â€Å"Stefan!† Elena screamed and knew that she sounded like a madwoman when she screamed it. There was no answer. She was running. Following the light. â€Å"Stefan! Stefan!† An empty cell. A yellowed mummy. A pyramid of dust. Somehow, subconsciously, she suspected one of these things. And any one would have caused her to run out to fight Bloddeuwedd with her bare hands. Instead, when she reached the right cell, she saw a weary young man, whose face showed that he had given up all hope. He lifted a stick-thin arm, rejecting her utterly. â€Å"They told me the truth. You were exported for aiding a prisoner. I'm not susceptible to dreams anymore.† â€Å"Stefan!† She fell to her knees. â€Å"Do we have to go through this every single time?† â€Å"Do you know how often they re-create you, bitch?† Elena was shocked. More than shocked. But the next moment the hatred had faded from his face. â€Å"At least I get to look at you. I had†¦I had a picture. But they took that, of course. They cut it up, very slowly, making me watch. Sometimes they made me cut it. If I didn't cut it, they would – â€Å" â€Å"Oh, darling! Stefan, darling! Look at me. Listen to the prison. Bloddeuwedd is destroying it. Because I've stolen the other half of your key from her nest, Stefan, and I am not a dream. Do you see this? Did they ever show you this?† She held out the hand with the double fox ring on it. â€Å"Now – now – where do I put it?† â€Å"You are warm. The bars are cold,† Stefan said, clutching her hand and speaking as if reciting out of a children's book. â€Å"Here!† Elena cried triumphantly. She didn't need to take the ring off. Stefan was holding her other hand, and this lock worked like a seal ring. She placed it straight into a circular depression in the wall. Then, when nothing happened, she turned it right. Nothing. Left. The cell bars slowly began to lift into the ceiling. Elena couldn't believe it and for an instant thought she was hallucinating. Then when she turned sharply to look at the ground she saw that the bars were already at least a foot above it. Then she looked at Stefan, who was standing again. Both of them fell back to their knees. They would have both gotten down and wriggled like snakes if necessary, the need to touch was so great. The horizontal struts on the bars made it impossible for them to hold hands as the bars lifted. Then the bars were over the top of Elena's head and she was holding Stefan – she was holding Stefan in her arms! – appalled to feel bones under her hands, but holding him, and no one could tell her he was a hallucination or a dream, and if she and Stefan had to die together, then they would die together. Nothing mattered but that they not be separated again. She covered the unfamiliar, bony face with kisses. Strange, no half-grown, gone-to-the-wild beard, but vampires didn't grow beards unless they had them when they became vampires. And then there were other people in the cell. Good people. People laughing and crying and helping her create a makeshift litter out of stinking blankets and Stefan's pallet and no one screamed when lice jumped on them because everyone knew that Elena would have turned and ripped their throat out like Saber. Or rather, like Saber, but as Ms. Courtland had always said, with feeling. To Saber it was just a job. Then somehow – things had begun to become disconnected – Elena was watching Stefan's beloved face and gripping his litter, and running – he didn't weigh anything – up a different corridor than the one she'd fought and shouldered and pushed and floundered in on her way in. Apparently all the Shi no Shi's salmon had chosen the other corridor to swim up. Undoubtedly there was a safe place for them at the end on that side. And even as Elena wondered how a face could be so pure, and handsome, and perfect, even when it looked almost like a skull, she was thinking, I can run and stoop. And she bent over Stefan and her hair made a shield around them, so that it was just the two of them inside it. The entire outside world was shut out, and they were alone, and she said in his ear: â€Å"Please, we need you to be strong. Please – for me. Please – for Bonnie. Please – for Damon. Plea – â€Å" She would have gone on naming all of them, and probably some over and over, but it was too much already. After his long deprivation, Stefan was in no mood to be contrary. His head darted up and Elena felt more than the usual pain because he was at the wrong angle, and Elena was glad because Stefan had struck a vein down its length and blood was flowing into his mouth in a steady stream. They had to go a little more slowly now, or Elena would have tripped and colored Stefan's face maroon like a demon's, but they were still jogging. Someone else was guiding them. Then, very suddenly they stopped. Elena, eyes shut, mind locked on to Stefan's, would not have looked up for the world. But in a moment they were moving again, and there was a feeling of spaciousness all around Elena and she realized that they were in the lobby and she had to make sure everyone knew. It's on the left side of us now, she sent to Damon. It's close to the front. It's a door with all sorts of symbols above. I believe I'm familiar with the species, Damon sent back dryly, but even he couldn't hide two things from her. One was that he was glad, actually glad to feel Elena's elation, and to know that it was he, in the main part, that had brought it about. The other was simple. That if there was a choice between the life of himself and the life of his brother, he would give his own life. For Elena's sake, for his own pride. For Stefan. Elena didn't dwell on these secret things she had no right to know. She simply embraced them, let Stefan feel them in all their raw vibrancy, and made sure there was no feedback to tell Damon that Stefan knew. Angels were singing in heaven for her. Black Magic rose petals were scattering around her body. There was a release of doves and she felt their wings. She was happy. But she was not safe. She only learned it as she entered the lobby, but they were very lucky that the Dimensional Door was on the side it was. Bloddeuwedd had methodically destroyed the other side until it had collapsed into a mound that was nothing but splintered wood. Elena and Bloddeuwedd's feud might have started out as a quarrel between a hostess who thought her guest had broken the house rules and a guest who just wanted to run away, but it had become a war to the death. And given the way vampires, werewolves, demons, and other folk down here in the Dark Dimension reacted, it had created a sensation. The Guardians had their hands full keeping people out of the building. Dead bodies lay strewn on the street. Oh, God, the people! The poor people! Elena thought, as this at last came into her field of view. As for the Guardians, who were keeping this place clear and fighting Bloddeuwedd on her behalf – God bless you for that, Elena thought, envisioning a standing-room-only lobby as they tried to race with Stefan across the floor. As it was, they were alone. â€Å"Now we need your key again, Elena,† Damon's voice, just above her, said. Elena gently pried Stefan off her throat. â€Å"Just for a moment, my darling. Just for a moment.† Looking at the door, Elena was confounded for several moments. There was a hole, but nothing happened when she put the ring in it and pushed, jammed, or twisted left or right. Out of the corner of her eye she saw some dark shadow above her, dismissed it as irrelevant, and then had it come screaming at her like a dive-bomber, steel talons reaching for her. There was no roof. Bloddeuwedd's talons had methodically ripped it away. Elena knew it. Because somehow Elena suddenly saw the whole of the situation, not just her part in it, but as if she were someone outside her body, who understood many more things than puny little Elena Gilbert did. The Guardians were here to prevent collateral damage. They could or would not stop Bloddeuwedd. Elena knew that, too. All the people running down the other corridor had been doing what an owl's prey normally does. They had been dashing for the bottom of their burrow. There was an enormous safe room there. Somehow, Elena knew it. But now, blurrily but definitely, Bloddeuwedd saw the ones she had been after in the first place, the nest robbers, the ones who had forever put out one of her huge round orange far-seeing eyes, and cut her so deeply that the other eye was filling with blood. Elena could feel it. Bloddeuwedd could see they were the ones who had caused her to smash her beak. The criminals, the savages, the ones she would tear to pieces slowly, slowly, a limb at a time, switching from one to another as she clutched five or six in one set of claws, or as she watched them, unable to run from lack of limbs, writhing beneath her. Elena could sense it. Beneath her. Right now†¦they were directly beneath Bloddeuwedd. Bloddeuwedd dove. â€Å"Saber! Talon!† shouted Sage, but Elena knew that there would be no distraction now. There would be nothing but killing and tearing, slowly, and screams echoing off the single lobby wall. Elena could picture it. â€Å"It won't open, damn it,† shouted Damon. He was manipulating Elena's wrist to move the key in the hole. But no matter how he pulled or pushed, nothing happened. Bloddeuwedd was almost upon them. She accelerated, throwing telepathic images before her. Sinew stretching, joints cracking, bone splintering†¦ Elena knew – NOOOOO! Elena's cup of rage ran over. Suddenly she saw everything she needed to know in one great sweeping epiphany. But it was too late to get Stefan inside the door, so the first thing she shouted was â€Å"Wings of Protection!† Bloddeuwedd, barely six feet away, slammed into a barrier that a nuclear missile could not have harmed. She slammed into it at the speed of a racing car and with the mass of a medium-sized airplane. Horror exploded beak first against Elena's wings. They were clear green at the top, dotted with flashing emeralds, and shading into a dawn pink covered with crystals at the bottom. The wings enwrapped all six humans and two animals – and they did not move by one millimeter when Bloddeuwedd smashed into them. Bloddeuwedd had made herself roadkill. Shutting her eyes, and trying not to think of the maiden who had been made of flowers (and who had killed her husband! Elena told herself desperately) with dry lips, and wetness trickling down her cheeks, Elena turned back to the door. Put the ring in. Made sure it was flush. And said, â€Å"Fell's Church, Virginia, USA, Earth. Near the boardinghouse, please.† It was well after midnight. Matt was sleeping on the bunker's cot, while Mrs. Flowers slept on the couch, when they were suddenly wakened by a thump. â€Å"What on earth?† Mrs. Flowers got up and stared out the window, which should have been dark. â€Å"Be careful, ma'am,† Matt said automatically, but couldn't help adding, â€Å"What is it?† – as always, expecting the worst and making sure the revolver with the blessed bullets was ready. â€Å"It's†¦light,† Mrs. Flowers said helplessly. â€Å"I don't know what else to say about it. It's light.† Matt could see the light, throwing shadows on their bunker floor. There was no sound of thunder, and hadn't been since he woke up. Hastily he ran to join Mrs. Flowers at the window. â€Å"Did you ever†¦?† exclaimed Mrs. Flowers, lifting her hands and dropping them again. â€Å"Whatever could it mean?† â€Å"I don't know, but I remember everybody talking about ley lines. Lines of Power in the ground.† â€Å"Yes, but those run along the surface of the earth. They don't point upward, like – like a fountain!† Mrs. Flowers said. â€Å"But I heard that wherever three ley lines come together – I think Damon said – they can form a Gate. A Gate to where they were going.† â€Å"Dear me,† said Mrs. Flowers. â€Å"You mean you think one of those Gateway things is out there? Maybe it's them, coming back.† â€Å"It couldn't be.† The time Matt had spent with this particular old woman had made him not only respect her, but love her. â€Å"But I don't think we should go outside, anyway.† â€Å"Dear Matt. You are such a comfort to me,† Mrs. Flowers murmured. Matt didn't really see how. It was all her stored food and water they were using. Even the fold-up cot was hers. If he had been on his own he might have investigated this†¦extraordinary thing. Three spotlights shining out of the ground at an angle so that they met just about at the height of a human being. Bright lights. And getting brighter every minute. Matt sucked in his breath. Three ley lines, huh? God, it was probably an invasion of monsters. He didn't even dare to hope. Elena didn't know if she had needed to say USA or Earth, or even if the door could take her to Fell's Church, or if Damon would have to give her the name of some gate that was close to it. But†¦surely†¦with all those ley lines†¦ The door opened, revealing a small room like an elevator. Sage said quietly, â€Å"Can you four carry him if you have to fight, too?† And – after a second to unravel what this meant – three shrieks of protest, in three different feminine tones, came. â€Å"No! Oh, please, no! Oh don't leave us!!† – Bonnie, begging. â€Å"You're not coming home with us?† – Meredith, straight-from-the-shoulder. â€Å"I order you to get in – and make it quick!† – Elena. â€Å"Such a dominant woman,† murmured Sage. â€Å"Ah, well, it seems the Great Pendulum has swung again. I am only a man. I obey.† â€Å"What? Does that mean you're coming?† Bonnie cried. â€Å"It means I am coming, yes.† Gently, Sage took Stefan's wasted body in his arms and stepped into the little cubicle inside the door. Unlike the first keys Elena had used today, this one seemed to work more like a voice-activated elevator†¦she hoped. After all, Shinichi and Misao had each only needed one key for themselves. Here, a number of people might want to go to the same place at once. She hoped. Sage back-kicked Stefan's old bedding away. Something rattled on the ground. â€Å"Oh – † Stefan reached helplessly for it. â€Å"It's my Elena diamond. I found it on the floor after†¦Ã¢â‚¬  â€Å"Plenty more where that came from,† Meredith said. â€Å"It's important to him,† Damon, who was already inside, said. Instead of crowding farther into the elevator, the little room that might disappear at any second, that might be gone for Fell's Church before he could turn back, he walked out into the lobby, looked closely at the floor, and knelt. Then, quickly, he reached down and then got up and hurried into the little room again. â€Å"Do you want to hold it or shall I?† â€Å"You hold it†¦for me. Take care of it.† Anyone who knew of Damon's track record, especially with regards to Elena or even an old diamond that had belonged to Elena, would have said Stefan had to be a madman. But Stefan wasn't mad. He clasped his hand over his brother's that held the diamond. â€Å"And I'll hold on to you,† he said with a faint, wry smile. â€Å"I don't know if anyone is interested,† Meredith said, â€Å"but there is a single button on the inside of this contraption.† â€Å"Push it!† cried Sage and Bonnie, but Elena cried more loudly, â€Å"No – wait!† She'd spotted something. Across the lobby, the Guardians had been unable to stop a single, apparently unarmed citizen from entering the room and crossing the floor at a high-paced graceful glide. He must have been over six feet tall, wearing an entirely white tunic and breeches, which matched his long white hair, alert foxlike ears, and the long flowing silky tail that waved behind him. â€Å"Shut the door!† bellowed Sage. â€Å"Oh, my!† breathed Bonnie. â€Å"Can someone tell me what the hell is going on?† snarled Damon. â€Å"Don't worry. It's only a fellow prisoner. A silent fellow. Hey, you got out, too!† Stefan was smiling and that was enough for Elena. And the intruder was holding out something to him that – well, it couldn't be what it looked like – but it was getting quite close now and it looked like a bouquet of flowers. â€Å"That is a kitsune, is it not?† Meredith asked, as if the world had gone mad around her. â€Å"A prisoner – † said Stefan. â€Å"A THIEF!† shouted Sage. â€Å"Hush!† said Elena. â€Å"He can probably hear even if he can't speak.† By then the kitsune was upon them. He met Stefan's eye, glanced at the others and held out the bouquet, which was heavily sealed in plastic wrap and some kind of long stickers with magical-looking inscriptions on them. â€Å"This is for Stefan,† he said. Everyone, including Stefan, gasped. â€Å"Now I must deal with some tiresome Guardians.† He sighed. â€Å"And you must press the button to make the room go, Beauty,† he said to Elena. Elena, who had momentarily been fascinated by the whisking of a fluffy tail around silken breeches suddenly blushed scarlet. She was remembering certain things. Certain things that had seemed very different†¦in a lonely dungeon†¦in the dark of artificially formed night†¦. Oh, well. Best to put a brave face on it. â€Å"Thank you,† she said, and pushed the button. The doors began to close. â€Å"Thank you again!† she added, bowing slightly to the kitsune. â€Å"I'm Elena.† â€Å"Yoroshiku. I am – â€Å" The door shut between them. â€Å"Is it that you have gone crazy?† Sage cried. â€Å"Taking a bouquet from a fox!† â€Å"You're the one who seems to know him, Monsieur Sage,† Meredith said. â€Å"What's his name?† â€Å"I do not know his name! I do know he stole three-fifths of the Seine Cloister Treasure from me! I know that he is expert, but expert at cheating at the cards! Ahh!† The last was not a cry of rage but an exclamation of alarm, for the little room was moving sideways, plunging downward, almost stopping, before it resumed its former steady motion. â€Å"Will it really take us to Fell's Church?† Bonnie asked timidly, and Damon put an arm around her. â€Å"It'll take us somewhere,† he promised. â€Å"And then we'll see. We're a pretty able set of survivalists.† â€Å"Which reminds me,† Meredith said. â€Å"I think Stefan looks better.† Elena, who had been helping to buffer him from the dimensional elevator's motion, glanced up at her quickly. â€Å"Do you really? Or is it just the light? I think he should be feeding,† she said anxiously. Stefan flushed, and Elena pressed fingers to her lips to stop them trembling. Don't, darling, she said voicelessly. Every one of these people have been willing to give their life for you – or for me – for us. I'm healthy. I'm still bleeding. Please don't waste it. Stefan murmured, â€Å"I'll stop the bleeding.† But when she bent to him, as she had known he would, he drank.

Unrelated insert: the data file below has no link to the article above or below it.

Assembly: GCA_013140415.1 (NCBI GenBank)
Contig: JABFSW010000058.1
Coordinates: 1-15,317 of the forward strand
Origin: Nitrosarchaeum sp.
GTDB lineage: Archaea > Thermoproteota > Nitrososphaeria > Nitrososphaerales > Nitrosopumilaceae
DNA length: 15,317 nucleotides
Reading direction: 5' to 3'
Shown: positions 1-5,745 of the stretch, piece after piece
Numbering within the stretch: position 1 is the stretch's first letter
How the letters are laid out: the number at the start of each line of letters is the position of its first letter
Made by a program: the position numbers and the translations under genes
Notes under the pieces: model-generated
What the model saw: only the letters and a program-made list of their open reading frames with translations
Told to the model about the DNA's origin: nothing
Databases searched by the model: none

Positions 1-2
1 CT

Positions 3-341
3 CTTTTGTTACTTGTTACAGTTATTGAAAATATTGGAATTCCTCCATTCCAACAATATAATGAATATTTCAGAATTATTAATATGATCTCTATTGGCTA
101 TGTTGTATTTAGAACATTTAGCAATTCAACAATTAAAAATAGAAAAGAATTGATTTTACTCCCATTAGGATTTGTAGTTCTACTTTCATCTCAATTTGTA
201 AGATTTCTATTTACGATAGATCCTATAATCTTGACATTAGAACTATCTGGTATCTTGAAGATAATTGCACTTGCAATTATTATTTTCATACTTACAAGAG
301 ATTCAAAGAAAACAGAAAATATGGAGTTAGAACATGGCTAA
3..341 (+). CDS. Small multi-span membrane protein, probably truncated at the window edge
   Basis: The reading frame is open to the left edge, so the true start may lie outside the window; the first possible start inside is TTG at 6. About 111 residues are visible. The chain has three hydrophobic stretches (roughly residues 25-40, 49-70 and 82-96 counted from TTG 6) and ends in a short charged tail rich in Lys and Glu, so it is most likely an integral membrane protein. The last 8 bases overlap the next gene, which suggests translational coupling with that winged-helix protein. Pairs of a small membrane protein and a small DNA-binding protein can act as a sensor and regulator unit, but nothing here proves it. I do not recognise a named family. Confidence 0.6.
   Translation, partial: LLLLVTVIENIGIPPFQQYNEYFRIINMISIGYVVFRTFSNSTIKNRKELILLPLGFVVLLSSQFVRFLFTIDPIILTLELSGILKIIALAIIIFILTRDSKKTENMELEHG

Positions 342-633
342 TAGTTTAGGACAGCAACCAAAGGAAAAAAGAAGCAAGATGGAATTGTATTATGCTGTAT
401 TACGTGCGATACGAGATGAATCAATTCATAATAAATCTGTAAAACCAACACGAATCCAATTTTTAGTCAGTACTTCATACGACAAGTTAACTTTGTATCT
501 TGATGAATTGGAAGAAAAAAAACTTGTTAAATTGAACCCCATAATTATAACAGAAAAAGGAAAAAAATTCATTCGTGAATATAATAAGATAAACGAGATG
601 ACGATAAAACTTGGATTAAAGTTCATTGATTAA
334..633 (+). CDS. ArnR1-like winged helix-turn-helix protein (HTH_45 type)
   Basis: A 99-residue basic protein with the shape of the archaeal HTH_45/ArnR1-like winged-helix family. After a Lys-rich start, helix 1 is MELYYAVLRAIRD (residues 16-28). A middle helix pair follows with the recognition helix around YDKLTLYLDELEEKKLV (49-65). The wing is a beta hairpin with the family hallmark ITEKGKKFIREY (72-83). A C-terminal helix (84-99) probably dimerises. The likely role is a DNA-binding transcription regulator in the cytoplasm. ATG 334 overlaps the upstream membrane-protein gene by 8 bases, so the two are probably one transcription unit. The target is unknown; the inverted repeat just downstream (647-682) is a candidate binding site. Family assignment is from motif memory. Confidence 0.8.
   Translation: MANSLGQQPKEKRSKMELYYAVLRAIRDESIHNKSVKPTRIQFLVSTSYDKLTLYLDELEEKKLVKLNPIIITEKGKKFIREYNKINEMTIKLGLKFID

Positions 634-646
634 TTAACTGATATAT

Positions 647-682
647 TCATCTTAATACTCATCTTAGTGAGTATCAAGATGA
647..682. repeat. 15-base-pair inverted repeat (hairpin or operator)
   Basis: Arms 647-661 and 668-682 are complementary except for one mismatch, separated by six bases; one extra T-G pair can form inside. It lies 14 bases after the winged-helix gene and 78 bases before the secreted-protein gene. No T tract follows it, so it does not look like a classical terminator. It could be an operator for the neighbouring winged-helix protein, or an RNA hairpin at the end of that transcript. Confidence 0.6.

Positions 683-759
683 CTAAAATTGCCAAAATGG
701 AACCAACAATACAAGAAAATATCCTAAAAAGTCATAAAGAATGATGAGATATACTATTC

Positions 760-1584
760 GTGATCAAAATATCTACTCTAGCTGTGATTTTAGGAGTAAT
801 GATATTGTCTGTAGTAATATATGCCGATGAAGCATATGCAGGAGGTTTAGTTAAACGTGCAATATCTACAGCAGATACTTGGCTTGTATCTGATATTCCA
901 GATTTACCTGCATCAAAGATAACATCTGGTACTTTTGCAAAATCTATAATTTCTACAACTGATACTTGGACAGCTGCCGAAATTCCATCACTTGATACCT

Monday, January 6, 2020